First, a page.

Four hundred years ago, in the Laplace War, it was only narrowly and with the power of the Seven Legendary Heroes that Demon God Laplace was sealed away, and he only had half of his power then.

No, don’t tell me! You’ve a question about that, don’t you? You want to know why Demonic Dragon God Laplace isn’t around today. Why was he split into Technique God Laplace and Demon God Laplace, with Orsted inheriting the Dragon God name?

I have one answer for you. It was because another appeared, bearing the name of Fighting God. Another Fighting God, you say? Well, that just came down to a simple case of stolen identity. A man stole Laplace’s ultimate armor—the Fighting God Armor he’d crafted himself. This Fighting God Armor is terrifically powerful, you know. Such is the power it confers upon its wearer; you might think it was created specifically to vanquish a god. Admittedly, any ordinary person would die the moment they put it on… Not only that, but that armor would kill anyone who wore it for too long, no matter if they were abnormally skilled. Even Demonic Dragon God Laplace fought without it in the final days of the Second Great Human-Demon War. It was not an item to mess with.

But I digress. The thief obtained the power of the armor, fought the Demonic Dragon God, and they ended up taking each other down. Ironic, isn’t it? Defeated by the very armor he himself created.

“…Jeez, you talk a lot. What’s your point here?”

“That if we only had the Fighting God Armor, we might even be able to defeat Dragon God Orsted! That is my point!”

“And what if we don’t have it?”

“Then we shall surely lose. The young North God and the toothless Sword God may claim otherwise, but I, who have fought the Dragon God and survived, know better than anyone his strength.”

Geese was silent.

“Though I am an immortal demon, I expect I should die if I fought him, for he knows ways to kill even those of my kind.”

“Then what’s the plan?”

“We go and get it, of course.”

“Yeah, easy enough to say, but it’s not like this crazy armor is just sitting around in a basement somewhere, right?”

“They say it is kept tightly sealed and the journey there is treacherous!”

“Well, ain’t that a headache. Can’t pop in and grab it then, huh?”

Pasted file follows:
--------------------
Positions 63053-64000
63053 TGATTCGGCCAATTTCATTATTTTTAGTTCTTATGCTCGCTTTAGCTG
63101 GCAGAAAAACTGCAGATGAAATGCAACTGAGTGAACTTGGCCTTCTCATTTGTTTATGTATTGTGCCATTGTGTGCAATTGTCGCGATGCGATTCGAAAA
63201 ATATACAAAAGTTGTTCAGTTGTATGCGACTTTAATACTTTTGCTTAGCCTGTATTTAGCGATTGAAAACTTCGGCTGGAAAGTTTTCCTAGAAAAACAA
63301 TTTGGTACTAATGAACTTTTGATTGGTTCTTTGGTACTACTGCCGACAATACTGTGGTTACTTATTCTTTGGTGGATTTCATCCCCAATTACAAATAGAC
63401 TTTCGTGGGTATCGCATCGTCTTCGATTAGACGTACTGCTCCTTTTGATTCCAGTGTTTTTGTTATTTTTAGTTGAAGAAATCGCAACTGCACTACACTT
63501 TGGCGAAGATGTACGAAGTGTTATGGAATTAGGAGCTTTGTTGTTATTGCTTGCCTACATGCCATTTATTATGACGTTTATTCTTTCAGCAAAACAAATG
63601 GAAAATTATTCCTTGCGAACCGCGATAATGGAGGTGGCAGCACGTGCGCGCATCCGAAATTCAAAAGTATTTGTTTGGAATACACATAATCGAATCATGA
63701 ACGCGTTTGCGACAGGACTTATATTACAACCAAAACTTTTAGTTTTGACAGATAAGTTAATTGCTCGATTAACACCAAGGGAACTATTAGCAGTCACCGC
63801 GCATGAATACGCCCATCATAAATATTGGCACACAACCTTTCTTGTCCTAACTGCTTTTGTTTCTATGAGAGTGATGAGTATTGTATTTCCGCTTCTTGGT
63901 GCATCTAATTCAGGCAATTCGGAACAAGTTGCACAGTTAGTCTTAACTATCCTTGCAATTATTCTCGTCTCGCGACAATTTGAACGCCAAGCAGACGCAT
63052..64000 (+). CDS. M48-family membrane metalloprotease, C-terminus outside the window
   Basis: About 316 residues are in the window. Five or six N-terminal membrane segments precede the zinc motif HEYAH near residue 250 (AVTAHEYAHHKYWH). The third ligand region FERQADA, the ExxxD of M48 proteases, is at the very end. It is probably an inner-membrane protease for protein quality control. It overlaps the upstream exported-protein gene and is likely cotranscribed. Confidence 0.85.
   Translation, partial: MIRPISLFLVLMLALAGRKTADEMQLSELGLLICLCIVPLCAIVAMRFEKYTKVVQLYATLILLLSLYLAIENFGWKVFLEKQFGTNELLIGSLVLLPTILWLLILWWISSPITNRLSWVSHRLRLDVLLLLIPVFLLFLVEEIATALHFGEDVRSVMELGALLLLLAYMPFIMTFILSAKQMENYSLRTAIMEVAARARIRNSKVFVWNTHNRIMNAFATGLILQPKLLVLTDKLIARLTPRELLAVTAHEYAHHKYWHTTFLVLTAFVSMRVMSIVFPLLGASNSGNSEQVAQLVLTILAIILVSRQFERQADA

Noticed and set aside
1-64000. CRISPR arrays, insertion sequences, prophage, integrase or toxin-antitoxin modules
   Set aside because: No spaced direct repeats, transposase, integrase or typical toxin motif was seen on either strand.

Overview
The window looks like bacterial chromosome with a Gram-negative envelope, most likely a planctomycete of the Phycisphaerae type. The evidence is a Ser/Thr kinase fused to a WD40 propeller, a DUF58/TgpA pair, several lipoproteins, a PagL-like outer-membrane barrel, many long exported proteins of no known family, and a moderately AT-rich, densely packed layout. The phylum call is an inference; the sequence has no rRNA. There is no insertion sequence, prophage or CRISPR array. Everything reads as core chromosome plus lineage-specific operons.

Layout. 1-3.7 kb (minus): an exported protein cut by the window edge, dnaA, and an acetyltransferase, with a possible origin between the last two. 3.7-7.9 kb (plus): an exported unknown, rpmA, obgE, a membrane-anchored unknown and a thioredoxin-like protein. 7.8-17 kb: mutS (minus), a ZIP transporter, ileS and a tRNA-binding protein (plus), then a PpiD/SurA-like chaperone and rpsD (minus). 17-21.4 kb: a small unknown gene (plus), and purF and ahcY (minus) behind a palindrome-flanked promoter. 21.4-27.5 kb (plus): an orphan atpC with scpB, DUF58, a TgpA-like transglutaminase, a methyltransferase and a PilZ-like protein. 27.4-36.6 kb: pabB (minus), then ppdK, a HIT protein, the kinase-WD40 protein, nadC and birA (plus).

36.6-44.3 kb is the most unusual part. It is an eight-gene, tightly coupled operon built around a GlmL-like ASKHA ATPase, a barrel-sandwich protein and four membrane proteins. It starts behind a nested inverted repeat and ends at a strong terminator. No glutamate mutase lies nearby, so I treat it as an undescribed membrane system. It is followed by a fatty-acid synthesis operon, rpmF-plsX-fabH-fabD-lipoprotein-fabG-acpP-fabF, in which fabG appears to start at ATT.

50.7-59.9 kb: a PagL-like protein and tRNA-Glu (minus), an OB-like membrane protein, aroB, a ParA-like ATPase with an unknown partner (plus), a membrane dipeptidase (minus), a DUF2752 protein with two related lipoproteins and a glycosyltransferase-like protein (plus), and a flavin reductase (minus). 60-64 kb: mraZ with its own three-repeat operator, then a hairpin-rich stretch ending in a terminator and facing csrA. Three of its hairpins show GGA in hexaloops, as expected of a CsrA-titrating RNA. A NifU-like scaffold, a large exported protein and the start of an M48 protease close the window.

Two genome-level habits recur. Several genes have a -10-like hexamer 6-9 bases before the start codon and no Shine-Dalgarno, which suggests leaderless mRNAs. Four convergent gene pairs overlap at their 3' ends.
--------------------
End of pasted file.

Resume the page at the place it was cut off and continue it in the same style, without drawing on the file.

“Fwahahaha. To me, it might as well be my basement!”

“Yeah, well, I don’t think it’ll feel like that for me…”

Geese sighed as though he were fed up. It was too late; before our eyes yawned the mouth of a great hole. We were in the middle of the ocean. Here and there, parts of a reef peeked out. Here, in a patch of ordinary, unremarkable ocean, lay a hole around fifty meters across. Water came welling up from it. That’s right, not flowing in—welling up. Who knew whence it sprang and to where it flowed? Those with the eyes to see it would also notice that the hole emitted a terrific quantity of magic. Of course, that included myself.

“This place’s full to bursting with some crazy energy.”

“You feel it, then!”

“I’ve raided an S-rank Teleportation Labyrinth and even that had nothing on this…”

“Fwahahaha! But of course! This labyrinth, you see, is different from other labyrinths. It is a mana collection point that spawned in the Second Great Human-Demon War. It is where a vast continent vanished, inhabited by the wandering souls of many millions of demons.

“This is one of the world’s three great labyrinths: the Devil’s Cave!”

From where he sat on my shoulder, Geese went, “Eep.”


Labyrinths were apt to spawn in areas of highly concentrated mana. The true nature of mana was still poorly understood, but it altered animals and plants and could sometimes even effect changes in inorganic materials. Labyrinths themselves were caves and ruins that had undergone such changes. As more and more mana accumulated, it brought about unfavorable effects. Monsters multiplied, trees grew thick, and sometimes sickness broke out. It was one thing for us demons, but a human body would wilt if exposed once to a great volume of mana. Though it seemed humans had grown unexpectedly hardy in recent times, for I now rarely heard of such cases.